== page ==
In the April 2005 edition of CPU magazine. There is an article in relation to Dyson Vacuum Cleaners
now having the ability to phone home. Now this is not amazing in itself. For years companies have been trying to add networking to everyday home appliances. But with these new added features should come concern. Many people have thought the idea of a virus, worm or trojan infecting something other than a computer was some farfetched alarmist nightmare. These people basically felt the idea was ridiculous. Yet the past few years we have seen examples of this happening. Most commonly in relation to cell phones
. Some of these people joked about blue screens of death and spyware infections when it was announced that Microsoft would be providing an operating system for cars. Just a few weeks ago we saw articles in regards to certain Lexus models becoming infected with a virus. Buy a Lexus Get a Virus
So will we now have to worry about our vacuum cleaners becoming infected as well? This idea may seem a bit bizarre. But would anyone have imagined years ago that a car or phone would become the target of infection? Granted your not going to see many of us “common folk” owning a Dyson. The price isn’t exactly friendly for your average consumer. I know many who would look at someone like they were crazy for spending that type of cash on a vacuum. I might be coming off as alarmist in my comments. This isn’t my intention. Even though I do feel that consumers and product developers do need to consider security when adding / using these features in home products. Even though computer infection is far from funny. I think it would be hilarious to see the reaction of the first person to find out their vacuum had just becoming infected and isn’t working properly. Will Dyson be offering free antivirus or virus cleaning services when their machines become a target of malware?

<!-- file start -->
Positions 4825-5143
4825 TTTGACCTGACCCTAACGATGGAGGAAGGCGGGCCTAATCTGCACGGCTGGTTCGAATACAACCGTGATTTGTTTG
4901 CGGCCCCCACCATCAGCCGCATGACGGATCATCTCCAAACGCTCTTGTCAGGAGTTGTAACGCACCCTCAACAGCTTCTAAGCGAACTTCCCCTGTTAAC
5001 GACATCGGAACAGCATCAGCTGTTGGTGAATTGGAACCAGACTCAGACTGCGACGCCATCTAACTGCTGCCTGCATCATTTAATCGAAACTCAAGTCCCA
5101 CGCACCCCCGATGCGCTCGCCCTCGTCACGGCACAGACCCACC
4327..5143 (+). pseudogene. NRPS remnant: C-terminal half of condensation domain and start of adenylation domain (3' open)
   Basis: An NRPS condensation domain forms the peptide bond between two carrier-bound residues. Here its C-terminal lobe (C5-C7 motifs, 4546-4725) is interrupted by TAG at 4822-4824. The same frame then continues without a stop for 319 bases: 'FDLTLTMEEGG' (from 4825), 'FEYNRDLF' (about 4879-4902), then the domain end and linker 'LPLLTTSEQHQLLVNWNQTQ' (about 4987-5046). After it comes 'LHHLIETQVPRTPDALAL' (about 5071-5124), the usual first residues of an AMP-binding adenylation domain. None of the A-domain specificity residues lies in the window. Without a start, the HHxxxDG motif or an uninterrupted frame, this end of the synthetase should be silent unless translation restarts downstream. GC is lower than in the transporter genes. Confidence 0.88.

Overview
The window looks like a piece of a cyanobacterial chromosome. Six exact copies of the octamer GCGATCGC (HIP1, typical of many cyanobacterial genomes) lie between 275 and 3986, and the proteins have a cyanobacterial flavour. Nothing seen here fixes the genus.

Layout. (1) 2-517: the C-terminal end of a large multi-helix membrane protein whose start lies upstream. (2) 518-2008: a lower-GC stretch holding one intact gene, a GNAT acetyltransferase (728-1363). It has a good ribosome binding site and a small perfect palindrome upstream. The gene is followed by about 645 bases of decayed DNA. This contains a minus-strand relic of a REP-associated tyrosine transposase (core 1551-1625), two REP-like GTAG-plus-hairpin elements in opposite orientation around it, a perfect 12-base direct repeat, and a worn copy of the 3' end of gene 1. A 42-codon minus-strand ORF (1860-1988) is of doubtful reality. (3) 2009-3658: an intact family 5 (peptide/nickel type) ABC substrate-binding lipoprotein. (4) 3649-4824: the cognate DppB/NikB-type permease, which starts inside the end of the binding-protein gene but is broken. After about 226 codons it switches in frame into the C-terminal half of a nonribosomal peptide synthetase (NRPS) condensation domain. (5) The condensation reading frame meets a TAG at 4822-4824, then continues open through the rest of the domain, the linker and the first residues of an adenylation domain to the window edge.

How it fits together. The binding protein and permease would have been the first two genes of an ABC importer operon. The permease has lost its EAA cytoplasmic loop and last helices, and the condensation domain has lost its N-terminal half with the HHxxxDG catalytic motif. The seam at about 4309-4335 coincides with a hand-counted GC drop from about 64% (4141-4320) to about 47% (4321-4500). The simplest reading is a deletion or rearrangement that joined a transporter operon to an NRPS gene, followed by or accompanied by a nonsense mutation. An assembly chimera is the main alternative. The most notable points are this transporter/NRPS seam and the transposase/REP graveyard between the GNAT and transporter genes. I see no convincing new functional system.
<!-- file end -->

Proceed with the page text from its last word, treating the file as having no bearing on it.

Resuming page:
The original article that got me thinking about this is posted below.
Dyson Vacuums Phone Home
Nope, no April Fool’s joke (and you know how partial we are to April Fool’s). New models of the famously powerful Dyson vacuums can communicate by phone with support staff and tell them the replacement parts it needs. Self-diagnostic computer chips hold the model number and even how long the unit has been used, and they alert the owner when something breaks down. You call Dyson and (we couldn’t make this up) just hold the phone up to the vacuum cleaner, which sends binary codes over the line. Well, the Dyson always did look a bit like R2D2, so we couldn’t help but include this. Source – Computer Power User Article.
Car or traps — CNET News.com
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This morning I should have added to this – that the chance of this happening is very slim. There would have to be a sequence of events take place. That I honestly can’t see happening. But if the Dyson database was hacked. I think it would be possible to send a virus to the machine when it was communicating over the phone.
The point of my post originally was a bit of humor with a mix of seriousness. To show that as we add technology to products. We should consider if there are any security implications that need addressed.
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